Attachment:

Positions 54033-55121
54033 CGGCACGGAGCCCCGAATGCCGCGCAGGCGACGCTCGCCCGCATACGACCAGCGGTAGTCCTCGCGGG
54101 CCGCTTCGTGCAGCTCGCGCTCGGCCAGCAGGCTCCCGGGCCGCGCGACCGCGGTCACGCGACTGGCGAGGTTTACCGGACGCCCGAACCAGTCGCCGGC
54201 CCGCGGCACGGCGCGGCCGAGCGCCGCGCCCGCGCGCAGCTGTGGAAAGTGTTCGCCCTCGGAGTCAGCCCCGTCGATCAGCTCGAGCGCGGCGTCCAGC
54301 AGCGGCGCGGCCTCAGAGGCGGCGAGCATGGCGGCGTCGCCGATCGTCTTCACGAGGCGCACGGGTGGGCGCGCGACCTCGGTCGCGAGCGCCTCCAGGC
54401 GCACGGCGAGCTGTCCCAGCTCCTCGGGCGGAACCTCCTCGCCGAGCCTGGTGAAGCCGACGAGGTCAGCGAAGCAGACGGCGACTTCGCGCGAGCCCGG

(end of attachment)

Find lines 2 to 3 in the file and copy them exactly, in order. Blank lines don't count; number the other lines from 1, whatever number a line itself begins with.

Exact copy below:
54033 CGGCACGGAGCCCCGAATGCCGCGCAGGCGACGCTCGCCCGCATACGACCAGCGGTAGTCCTCGCGGG
54101 CCGCTTCGTGCAGCTCGCGCTCGGCCAGCAGGCTCCCGGGCCGCGCGACCGCGGTCACGCGACTGGCGAGGTTTACCGGACGCCCGAACCAGTCGCCGGC